A Leadless Intracardiac Transcatheter Pacing System

Study Questions:

What is the acute safety and 6-month efficacy of a leadless intracardiac transcatheter pacing system?

Methods:

The Micra Transcatheter Pacing Study was a prospective, single-arm study in which Medtronic’s Micra™ leadless pacemaker was implanted in patients needing ventricular pacing only. The primary safety endpoint was freedom from system- or procedure-related major complications. The primary efficacy endpoint was the percentage of patients with low and stable pacing capture thresholds at 6 months. The safety and efficacy endpoints were evaluated against performance goals based on historical data of 83% and 80%, respectively. The authors also compared the rates of major complications with 2,667 patients with transvenous pacemakers from six previously published studies.

Results:

The leadless pacemaker was successfully implanted in 719 of 725 patients (99.2%). The Kaplan-Meier estimate of the rate of the primary safety endpoint was 96%. There were 28 major complications in 25 patients. There were no dislodgements. Patients with transcatheter pacemakers had fewer major complications that the control patients (hazard ratio, 0.49; p = 0.0001).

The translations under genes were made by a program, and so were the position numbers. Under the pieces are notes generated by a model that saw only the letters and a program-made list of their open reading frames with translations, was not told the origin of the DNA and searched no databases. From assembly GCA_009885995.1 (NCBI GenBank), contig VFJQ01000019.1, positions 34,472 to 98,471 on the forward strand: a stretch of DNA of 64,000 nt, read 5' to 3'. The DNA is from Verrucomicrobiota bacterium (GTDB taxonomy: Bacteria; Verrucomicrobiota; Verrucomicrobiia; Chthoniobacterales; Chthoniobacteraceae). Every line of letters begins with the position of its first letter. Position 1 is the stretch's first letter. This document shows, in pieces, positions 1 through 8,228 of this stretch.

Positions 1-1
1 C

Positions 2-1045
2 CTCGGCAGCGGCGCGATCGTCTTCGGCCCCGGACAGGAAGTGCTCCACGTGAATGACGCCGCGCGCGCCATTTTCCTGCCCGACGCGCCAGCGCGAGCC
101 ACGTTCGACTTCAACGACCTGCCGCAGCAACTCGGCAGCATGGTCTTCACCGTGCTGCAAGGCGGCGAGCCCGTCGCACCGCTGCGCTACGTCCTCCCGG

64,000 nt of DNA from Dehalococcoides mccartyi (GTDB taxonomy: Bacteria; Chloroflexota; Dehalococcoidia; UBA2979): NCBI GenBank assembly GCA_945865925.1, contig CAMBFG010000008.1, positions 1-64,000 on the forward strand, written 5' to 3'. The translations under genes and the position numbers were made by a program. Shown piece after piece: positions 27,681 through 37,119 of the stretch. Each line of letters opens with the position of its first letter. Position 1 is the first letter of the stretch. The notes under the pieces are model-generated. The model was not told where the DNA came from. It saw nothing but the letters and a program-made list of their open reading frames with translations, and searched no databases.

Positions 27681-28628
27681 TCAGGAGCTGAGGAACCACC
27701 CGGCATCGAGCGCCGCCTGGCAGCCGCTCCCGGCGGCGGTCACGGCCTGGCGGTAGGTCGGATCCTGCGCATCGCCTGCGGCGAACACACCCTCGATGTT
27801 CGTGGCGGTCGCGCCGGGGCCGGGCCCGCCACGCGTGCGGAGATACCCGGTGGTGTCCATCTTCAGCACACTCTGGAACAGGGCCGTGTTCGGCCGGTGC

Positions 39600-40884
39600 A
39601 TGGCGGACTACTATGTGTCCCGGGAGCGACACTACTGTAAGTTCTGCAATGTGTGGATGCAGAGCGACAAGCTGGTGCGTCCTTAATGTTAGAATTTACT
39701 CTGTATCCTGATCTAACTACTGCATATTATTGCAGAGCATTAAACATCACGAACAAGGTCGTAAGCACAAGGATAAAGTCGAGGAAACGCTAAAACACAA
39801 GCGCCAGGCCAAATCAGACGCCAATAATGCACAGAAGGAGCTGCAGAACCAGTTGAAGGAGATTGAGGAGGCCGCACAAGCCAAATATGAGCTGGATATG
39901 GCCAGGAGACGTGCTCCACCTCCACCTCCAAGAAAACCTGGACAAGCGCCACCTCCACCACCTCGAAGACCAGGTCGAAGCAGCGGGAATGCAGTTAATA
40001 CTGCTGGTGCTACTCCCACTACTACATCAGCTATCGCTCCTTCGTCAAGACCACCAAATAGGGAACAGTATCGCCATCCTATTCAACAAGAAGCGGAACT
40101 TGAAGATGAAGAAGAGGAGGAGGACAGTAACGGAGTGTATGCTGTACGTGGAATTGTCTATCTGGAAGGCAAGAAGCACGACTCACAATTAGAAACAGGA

Conclusions:

The Micra transcatheter pacemaker met the prespecified safety and efficacy goals.

Perspective:

This is the second study in the last 2 months describing the initial experience with a leadless pacemaker. The other study (NEJM 2015;373:1125-35) was a report on Nanostim™ (St. Jude Medical). By and large, the two products appear to have similar initial outcomes and complication rates. They both have the same limitation of providing single-chamber ventricular pacing, which will limit the usefulness of this technology in the near-term. Both have the advantage of transcatheter deployment directly into the right ventricle without the need for leads or a prepectoral device pocket. Further studies are needed to assess long-term efficacy, observed longevity, and ease of removal.


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